Lawyers’ obligations regarding ethical marketing practices are among the most misunderstood and misconstrued aspects of the ABA Model Rules of Professional Conduct (the “ABA Model Rules”). While this has long been the case, over the past two decades, questions regarding lawyers’ compliance obligations have largely focused on issues related to internet marketing, including marketing on social media. As succinctly stated by Michael Buchdah, moderator of the ABA’s Ethics Dos-and-Don’ts for Lawyer Marketing & Advertising in 2019 webinar:
“The original rules were geared to some of the old-time concepts like the Yellow Pages, billboards, print ads and directories. . . . But those are no longer relevant in today’s marketplace of cellphones, internet and social media.”
Due to these concerns, the ABA recently updated the Model Rules of Professional Conduct. The updates made significant changes to Rules 7.1, 7.2 and 7.3 while eliminating Rules 7.4 and 7.5 in their entirety. In large part, the changes are designed to broaden the scope of the ABA Model Rules’ attorney advertising provisions while providing additional guidance regarding what is, and is not, permissible. According to Buchdah, the core concepts embodied in the updated ABA Model Rules are prohibitions on false, deceptive and misleading communications.
“They won’t protect you 100 percent of the time, but if you ask yourself whether or not the advertising is false or whether it’s deceptive or whether it’s misleading, you’re usually going to be good to go.”
The 2018 updates to the ABA Model Rules did not impact the language of Rule 7.1 itself, but rather significantly modified the Comment. The ABA removed the old rule’s provision regarding disclosure of costs along with attorneys’ fees and added several provisions to clarify when specific types of communications are considered “false or misleading,” as prohibited by Rule 7.1. These additions include provisions regarding firm names, letterhead and professional designations that replace the language of the old Rule 7.5.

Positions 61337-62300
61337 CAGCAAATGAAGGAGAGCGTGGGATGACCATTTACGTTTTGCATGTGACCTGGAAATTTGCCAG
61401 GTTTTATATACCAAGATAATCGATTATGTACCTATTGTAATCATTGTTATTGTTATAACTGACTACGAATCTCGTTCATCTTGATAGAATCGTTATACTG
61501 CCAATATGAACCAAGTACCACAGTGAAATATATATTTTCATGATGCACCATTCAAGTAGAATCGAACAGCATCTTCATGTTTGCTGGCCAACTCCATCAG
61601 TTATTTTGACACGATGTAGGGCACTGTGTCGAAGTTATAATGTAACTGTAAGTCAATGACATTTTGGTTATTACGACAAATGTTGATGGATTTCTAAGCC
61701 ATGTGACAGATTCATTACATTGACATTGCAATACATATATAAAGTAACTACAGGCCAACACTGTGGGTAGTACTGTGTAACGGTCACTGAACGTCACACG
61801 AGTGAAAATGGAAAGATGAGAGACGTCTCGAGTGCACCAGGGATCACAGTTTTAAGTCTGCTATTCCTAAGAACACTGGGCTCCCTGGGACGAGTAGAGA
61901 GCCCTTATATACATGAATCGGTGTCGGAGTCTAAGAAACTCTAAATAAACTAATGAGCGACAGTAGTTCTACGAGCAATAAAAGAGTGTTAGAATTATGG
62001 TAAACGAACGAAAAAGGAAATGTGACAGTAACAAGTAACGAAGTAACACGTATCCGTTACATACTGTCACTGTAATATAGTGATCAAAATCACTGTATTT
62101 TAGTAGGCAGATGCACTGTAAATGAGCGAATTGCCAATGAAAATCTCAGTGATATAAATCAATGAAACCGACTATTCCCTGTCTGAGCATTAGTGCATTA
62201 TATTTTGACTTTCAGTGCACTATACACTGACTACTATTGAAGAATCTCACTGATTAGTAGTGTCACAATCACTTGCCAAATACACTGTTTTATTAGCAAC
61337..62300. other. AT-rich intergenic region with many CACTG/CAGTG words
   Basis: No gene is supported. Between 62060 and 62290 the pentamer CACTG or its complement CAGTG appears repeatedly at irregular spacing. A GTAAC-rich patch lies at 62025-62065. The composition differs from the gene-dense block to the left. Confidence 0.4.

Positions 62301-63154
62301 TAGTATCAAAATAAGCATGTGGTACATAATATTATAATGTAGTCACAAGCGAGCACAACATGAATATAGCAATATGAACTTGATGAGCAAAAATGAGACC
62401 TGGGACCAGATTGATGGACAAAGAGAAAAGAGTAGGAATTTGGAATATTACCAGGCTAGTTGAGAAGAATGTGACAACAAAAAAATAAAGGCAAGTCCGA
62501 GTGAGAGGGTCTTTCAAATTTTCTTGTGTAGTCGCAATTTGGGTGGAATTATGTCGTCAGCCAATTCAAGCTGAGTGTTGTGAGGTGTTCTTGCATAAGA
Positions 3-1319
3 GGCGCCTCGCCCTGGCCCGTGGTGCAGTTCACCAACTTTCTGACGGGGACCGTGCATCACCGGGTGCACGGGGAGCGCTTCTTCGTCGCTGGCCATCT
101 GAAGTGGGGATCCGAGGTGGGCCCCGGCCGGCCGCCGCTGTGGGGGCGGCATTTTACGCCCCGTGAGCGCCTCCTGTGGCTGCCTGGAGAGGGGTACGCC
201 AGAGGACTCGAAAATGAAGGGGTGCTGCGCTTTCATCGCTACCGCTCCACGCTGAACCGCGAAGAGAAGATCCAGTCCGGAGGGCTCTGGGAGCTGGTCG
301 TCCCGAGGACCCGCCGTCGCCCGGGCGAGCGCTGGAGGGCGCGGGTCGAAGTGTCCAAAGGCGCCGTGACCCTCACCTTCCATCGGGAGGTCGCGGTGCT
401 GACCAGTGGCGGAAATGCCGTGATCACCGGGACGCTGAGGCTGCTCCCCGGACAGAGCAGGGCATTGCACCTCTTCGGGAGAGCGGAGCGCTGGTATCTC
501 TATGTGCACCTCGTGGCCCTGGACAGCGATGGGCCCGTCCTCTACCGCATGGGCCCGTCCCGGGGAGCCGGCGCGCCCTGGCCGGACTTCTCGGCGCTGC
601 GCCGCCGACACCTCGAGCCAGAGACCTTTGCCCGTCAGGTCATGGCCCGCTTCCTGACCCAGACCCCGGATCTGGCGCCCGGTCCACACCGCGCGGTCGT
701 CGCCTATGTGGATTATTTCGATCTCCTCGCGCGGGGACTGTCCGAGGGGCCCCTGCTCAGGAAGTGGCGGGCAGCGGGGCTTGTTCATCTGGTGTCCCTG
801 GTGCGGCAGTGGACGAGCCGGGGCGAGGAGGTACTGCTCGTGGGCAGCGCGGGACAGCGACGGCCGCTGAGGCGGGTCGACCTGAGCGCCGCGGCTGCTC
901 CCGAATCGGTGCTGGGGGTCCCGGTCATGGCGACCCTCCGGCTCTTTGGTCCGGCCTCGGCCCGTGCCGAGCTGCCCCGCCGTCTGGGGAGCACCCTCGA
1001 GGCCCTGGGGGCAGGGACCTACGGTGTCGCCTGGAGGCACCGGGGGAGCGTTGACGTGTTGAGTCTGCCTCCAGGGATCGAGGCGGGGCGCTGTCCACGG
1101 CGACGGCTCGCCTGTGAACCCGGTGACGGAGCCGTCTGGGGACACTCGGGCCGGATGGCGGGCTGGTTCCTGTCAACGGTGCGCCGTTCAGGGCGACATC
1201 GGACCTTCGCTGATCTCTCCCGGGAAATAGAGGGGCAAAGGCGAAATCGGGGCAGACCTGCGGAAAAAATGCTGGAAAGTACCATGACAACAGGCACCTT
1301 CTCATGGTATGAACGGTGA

The ABA renamed Rule 7.2 and revised it to apply to communications in “any media” (as opposed to “written, recorded or electronic communication, including public media”), and its prohibition on referral fees has been broadened by the deletion of the clause that previously limited Rule 7.1(b) to referral fees paid to a person, “who is not an employee or lawyer in the same law firm.” Rule 7.2 now also includes provisions regarding “certification” and “specialization,” which are simplified versions of the provisions that appeared in the old Rule 7.4.
Rule 7.3 has been revised to establish the definitions of “solicitation” and solicit” in new Rule 7.3(a) and to make the rule apply to all “live person-to-person contact.” The Comment has also been substantially revised in an effort to provide additional clarity regarding when live person-to-person solicitation is and isn’t permitted.
The revisions to the ABA Model Rules are intended to modernize and clarify lawyers’ professional obligations in today’s digital environment. While the Model Rules are not binding on attorneys, many states have enacted the Rules in some form. Since the revisions are likely to impact your practice, it is a good idea to keep them in mind as you head into 2020.